Abstract: How can the fictional representation of space and domestic interority be interpreted in fictional works like Dirt Music, The Riders or Winton’s latest novel Breath? This article argues that the house as an active living space in Winton’s work functions significantly in the context of describing a mythical, commercially marketable, nostalgic image of rural Australia as a place of masculine redefinition and maturation. The analysis of spatiality in this context provides a deeper engagement with the connection between space and gender, highlighting the ambiguous nature of specifically gendered spheres in the architecture of Winton’s fictional dwelling places. Deviating from the original Victorian concept of “separate spheres”, which set up clear definitions of male and female domestic spaces, Winton’s narratives place priority on highlighting the male influence on the originally female domains in the house. It is argued that these spaces reflect the troubling binary between male presence and female absence, highlighting the desires and troubles of the male characters but also female trauma, self-harm and displacement. These are some of the issues this paper addresses, showing how the postcolonial dialectic between place, space and gender can be applied to Winton’s fictional “traumascapes” (M. Tumarkin).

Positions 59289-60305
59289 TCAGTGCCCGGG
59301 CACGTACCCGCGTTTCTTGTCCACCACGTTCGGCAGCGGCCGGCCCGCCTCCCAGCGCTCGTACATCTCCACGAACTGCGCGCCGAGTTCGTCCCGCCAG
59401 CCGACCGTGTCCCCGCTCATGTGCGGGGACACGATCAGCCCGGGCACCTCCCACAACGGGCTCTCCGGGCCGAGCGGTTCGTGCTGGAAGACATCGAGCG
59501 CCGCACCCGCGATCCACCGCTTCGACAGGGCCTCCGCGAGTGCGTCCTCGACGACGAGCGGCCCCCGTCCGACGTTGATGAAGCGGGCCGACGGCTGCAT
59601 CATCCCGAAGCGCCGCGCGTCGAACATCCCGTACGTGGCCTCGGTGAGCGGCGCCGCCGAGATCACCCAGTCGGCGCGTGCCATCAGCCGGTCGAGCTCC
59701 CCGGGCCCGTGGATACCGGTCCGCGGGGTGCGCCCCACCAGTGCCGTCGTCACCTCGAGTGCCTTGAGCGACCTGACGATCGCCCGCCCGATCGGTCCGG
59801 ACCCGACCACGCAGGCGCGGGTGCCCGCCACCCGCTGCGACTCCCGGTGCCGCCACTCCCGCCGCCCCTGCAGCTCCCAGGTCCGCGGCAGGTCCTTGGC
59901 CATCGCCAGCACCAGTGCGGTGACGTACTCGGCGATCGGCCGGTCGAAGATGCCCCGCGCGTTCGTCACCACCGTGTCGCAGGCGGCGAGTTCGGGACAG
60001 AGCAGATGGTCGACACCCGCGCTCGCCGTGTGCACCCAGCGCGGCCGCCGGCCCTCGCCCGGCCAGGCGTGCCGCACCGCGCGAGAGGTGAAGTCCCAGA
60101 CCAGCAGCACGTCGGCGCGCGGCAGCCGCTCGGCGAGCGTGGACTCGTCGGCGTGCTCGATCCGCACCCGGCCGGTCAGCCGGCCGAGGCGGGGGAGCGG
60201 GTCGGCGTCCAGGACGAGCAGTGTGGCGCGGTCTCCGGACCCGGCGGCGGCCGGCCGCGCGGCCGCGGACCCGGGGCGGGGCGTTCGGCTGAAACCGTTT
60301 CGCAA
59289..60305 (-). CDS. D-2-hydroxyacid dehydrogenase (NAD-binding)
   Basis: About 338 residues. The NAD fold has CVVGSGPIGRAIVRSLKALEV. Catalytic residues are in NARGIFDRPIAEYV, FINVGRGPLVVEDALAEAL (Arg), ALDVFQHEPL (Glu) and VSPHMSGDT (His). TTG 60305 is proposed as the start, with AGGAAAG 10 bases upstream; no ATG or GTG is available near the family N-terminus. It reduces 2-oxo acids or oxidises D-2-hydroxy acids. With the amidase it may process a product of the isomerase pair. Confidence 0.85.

Keywords: Tim Winton; contemporary Australian fiction; space and place; feminism; selfharm; memory; architecture
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